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How Does Forgiveness Work in the Catholic Church

Updated on June 18, 2012

Three Aspects of Catholicism With a Role in Forgiveness

  • Prayer
  • Mass
  • Sacraments

"I am sorry!"

"Please forgive me."

Forgiveness in the Catholic Church is complicated and yet, simple.

Two Types Of Sin: Venial and Mortal

To understand how the Church handles forgiveness, you must first understand how the Church defines sin.

Catholic Essentials defines sin as:

Venial sin: An offense against the law of God less grievous than mortal sin, not depriving the soul of sanctifying grace. “

Mortal sin: A mortal sin is a transgression of the moral law in a serious matter, committed with clear advertence to the grievous nature of the act and with full deliberation and consent on the part of the will.

Venial sins can be forgiven during prayer, mass and communion.

Mortal sins require confession.

Praying As A Family

Praying As A Family
Praying As A Family | Source

Bedtime Prayers

I was born, raised and educated in the Catholic Church. Growing up, the television was turned off; we knelt as a family and said our bedtime prayers. We started with the sign of the cross and went straight into the Act of Contrition.

Personal Prayer

Personal Prayer
Personal Prayer | Source

Act of Contrition

O, my God, I am heartily sorry for having offended you. I detest all my sins because of your just punishment, but most of all because they offend you, my God, who are all-good and deserving of all my love. I firmly resolve, with the help of Your grace, to sin no more and to avoid the near occasion of sin. Amen.

We learned a less formal version in grade school, but I could recite the formal version by heart as early as I can remember. It was in school that I finally understood what I was saying.

After the Act of Contrition, we continued with the Angel of God and then blessed my entire family by name.

I asked for forgiveness every night before I went to bed.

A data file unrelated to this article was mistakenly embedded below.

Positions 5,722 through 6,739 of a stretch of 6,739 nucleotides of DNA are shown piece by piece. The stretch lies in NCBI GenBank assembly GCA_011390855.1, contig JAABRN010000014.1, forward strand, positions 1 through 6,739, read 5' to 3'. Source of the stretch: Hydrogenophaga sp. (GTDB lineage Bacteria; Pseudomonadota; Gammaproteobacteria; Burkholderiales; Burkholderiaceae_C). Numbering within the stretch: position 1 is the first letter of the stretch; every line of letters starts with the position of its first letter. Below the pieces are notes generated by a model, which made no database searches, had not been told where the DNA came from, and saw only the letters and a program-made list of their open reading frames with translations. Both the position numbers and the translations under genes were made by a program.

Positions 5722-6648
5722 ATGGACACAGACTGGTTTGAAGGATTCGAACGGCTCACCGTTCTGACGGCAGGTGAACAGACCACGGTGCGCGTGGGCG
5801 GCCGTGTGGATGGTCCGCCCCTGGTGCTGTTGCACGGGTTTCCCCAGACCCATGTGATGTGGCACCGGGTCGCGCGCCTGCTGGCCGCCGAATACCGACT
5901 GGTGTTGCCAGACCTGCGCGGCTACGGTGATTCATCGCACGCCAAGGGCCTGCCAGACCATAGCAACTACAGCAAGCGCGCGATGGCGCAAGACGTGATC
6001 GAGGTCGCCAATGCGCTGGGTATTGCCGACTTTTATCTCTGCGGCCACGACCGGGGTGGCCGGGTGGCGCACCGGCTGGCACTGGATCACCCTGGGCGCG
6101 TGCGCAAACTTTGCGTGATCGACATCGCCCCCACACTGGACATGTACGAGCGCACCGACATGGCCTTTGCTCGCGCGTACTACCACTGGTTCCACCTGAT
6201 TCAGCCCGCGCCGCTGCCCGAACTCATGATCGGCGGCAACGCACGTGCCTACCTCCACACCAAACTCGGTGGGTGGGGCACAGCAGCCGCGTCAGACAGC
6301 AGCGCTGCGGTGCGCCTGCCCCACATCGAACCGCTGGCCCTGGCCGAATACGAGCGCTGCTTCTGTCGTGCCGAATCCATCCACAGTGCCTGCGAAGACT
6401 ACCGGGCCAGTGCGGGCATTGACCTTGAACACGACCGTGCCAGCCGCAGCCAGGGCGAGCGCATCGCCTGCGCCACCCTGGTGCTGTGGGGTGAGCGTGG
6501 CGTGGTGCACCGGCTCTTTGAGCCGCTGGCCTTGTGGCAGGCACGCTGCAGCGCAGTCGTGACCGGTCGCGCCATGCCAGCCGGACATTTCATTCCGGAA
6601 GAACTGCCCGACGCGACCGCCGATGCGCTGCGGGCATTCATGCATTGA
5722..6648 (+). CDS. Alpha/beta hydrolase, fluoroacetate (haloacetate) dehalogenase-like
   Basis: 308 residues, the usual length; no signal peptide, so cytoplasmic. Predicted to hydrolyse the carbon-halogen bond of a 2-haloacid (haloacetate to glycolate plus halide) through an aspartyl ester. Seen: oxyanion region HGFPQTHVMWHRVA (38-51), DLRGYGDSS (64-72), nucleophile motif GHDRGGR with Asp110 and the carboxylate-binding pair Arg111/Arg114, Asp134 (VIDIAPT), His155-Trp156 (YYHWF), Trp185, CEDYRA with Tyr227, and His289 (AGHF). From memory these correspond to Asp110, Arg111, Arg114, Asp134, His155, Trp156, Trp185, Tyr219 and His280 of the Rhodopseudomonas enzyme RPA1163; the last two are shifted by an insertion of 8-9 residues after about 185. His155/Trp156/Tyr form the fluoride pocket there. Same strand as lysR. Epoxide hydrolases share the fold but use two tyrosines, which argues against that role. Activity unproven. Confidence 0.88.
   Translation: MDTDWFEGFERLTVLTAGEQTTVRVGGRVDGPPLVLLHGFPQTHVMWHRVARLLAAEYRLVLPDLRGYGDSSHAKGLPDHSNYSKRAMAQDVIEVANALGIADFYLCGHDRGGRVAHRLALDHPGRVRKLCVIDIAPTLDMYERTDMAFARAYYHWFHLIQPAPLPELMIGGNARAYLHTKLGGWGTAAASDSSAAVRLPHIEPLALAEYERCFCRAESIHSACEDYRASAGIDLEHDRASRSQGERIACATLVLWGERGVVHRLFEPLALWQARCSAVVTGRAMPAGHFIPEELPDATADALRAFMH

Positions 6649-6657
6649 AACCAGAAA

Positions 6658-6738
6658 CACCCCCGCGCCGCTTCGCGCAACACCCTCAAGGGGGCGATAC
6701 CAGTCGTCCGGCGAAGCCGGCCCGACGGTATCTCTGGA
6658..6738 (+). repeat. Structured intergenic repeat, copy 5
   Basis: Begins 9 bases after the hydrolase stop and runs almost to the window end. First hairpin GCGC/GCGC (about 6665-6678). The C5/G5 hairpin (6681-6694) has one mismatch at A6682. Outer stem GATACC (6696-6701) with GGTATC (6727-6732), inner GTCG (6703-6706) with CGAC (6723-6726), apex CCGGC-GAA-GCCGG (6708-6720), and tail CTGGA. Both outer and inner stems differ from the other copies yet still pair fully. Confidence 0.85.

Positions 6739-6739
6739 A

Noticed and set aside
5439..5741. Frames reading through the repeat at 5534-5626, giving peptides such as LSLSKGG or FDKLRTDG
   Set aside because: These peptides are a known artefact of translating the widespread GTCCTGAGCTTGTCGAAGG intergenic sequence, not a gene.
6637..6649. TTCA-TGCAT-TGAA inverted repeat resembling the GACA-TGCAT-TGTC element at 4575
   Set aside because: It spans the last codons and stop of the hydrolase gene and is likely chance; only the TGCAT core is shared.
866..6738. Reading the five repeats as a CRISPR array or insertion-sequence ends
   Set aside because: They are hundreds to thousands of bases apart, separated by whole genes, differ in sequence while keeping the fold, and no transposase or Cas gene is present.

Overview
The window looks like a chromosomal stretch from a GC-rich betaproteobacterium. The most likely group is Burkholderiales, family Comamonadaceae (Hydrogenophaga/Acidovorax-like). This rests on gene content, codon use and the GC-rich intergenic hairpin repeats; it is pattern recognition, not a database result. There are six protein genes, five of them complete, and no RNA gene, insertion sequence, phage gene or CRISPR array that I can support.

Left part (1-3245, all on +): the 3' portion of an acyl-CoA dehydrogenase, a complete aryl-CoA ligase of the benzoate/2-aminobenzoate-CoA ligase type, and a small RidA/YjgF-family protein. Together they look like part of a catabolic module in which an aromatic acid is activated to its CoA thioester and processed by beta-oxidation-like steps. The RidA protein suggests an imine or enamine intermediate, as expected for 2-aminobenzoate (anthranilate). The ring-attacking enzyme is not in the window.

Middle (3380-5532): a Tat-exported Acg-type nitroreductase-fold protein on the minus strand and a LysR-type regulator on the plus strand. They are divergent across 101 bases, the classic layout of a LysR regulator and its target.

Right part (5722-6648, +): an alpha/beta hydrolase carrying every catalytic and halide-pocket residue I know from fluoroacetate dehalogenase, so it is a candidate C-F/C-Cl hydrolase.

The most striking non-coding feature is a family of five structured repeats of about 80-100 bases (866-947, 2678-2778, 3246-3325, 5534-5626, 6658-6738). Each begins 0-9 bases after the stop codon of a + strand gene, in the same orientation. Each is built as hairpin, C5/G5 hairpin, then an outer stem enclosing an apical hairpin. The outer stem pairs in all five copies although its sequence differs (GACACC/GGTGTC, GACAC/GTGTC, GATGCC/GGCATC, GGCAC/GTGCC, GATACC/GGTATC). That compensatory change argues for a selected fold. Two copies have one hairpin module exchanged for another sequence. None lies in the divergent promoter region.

Forgiveness in Prayer

Besides The Act of Contrition, you can ask for forgiveness within your own prayers. There are four components to a good prayer: Adoration or Love, Thanksgiving, Contrition, Petition. In home and at school, I learned how to pray. I praised God first. I thanked him next. I said that I was sorry. Then I asked for something if I needed it.

Contrition or saying you are sorry has always been a key component of my daily prayers.

Communion Provides Forgiveness

Communion Provides Forgiveness
Communion Provides Forgiveness | Source

Forgiveness During Mass

Before mass begins, Catholics kneels and pray. Prayers of contrition are common during this time.

We begin mass with the Entrance Procession, the Greeting Rite and then the Penitential Rite. During the Penitential Rite, the congregation asks for God's forgiveness.

After the consecration or when the bread and wine become the Body and Blood of Christ, we receive Communion. Communion can only be received by those without mortal sin. In addition to nourishing your body, communion absolves venial sins.

Following Communion is another silence or prayer time. This is another opportunity to say your own prayers, including any or all of the four components of prayer.

Going to mass is more than gathering as a community to worship. it is another opportunity for forgiveness.

Forgiveness In The Sacaments

There are seven sacraments in the Catholic Church. Four have relationships with forgiveness. Only the Sacrament of Reconciliation or Penance can absolve mortal sins.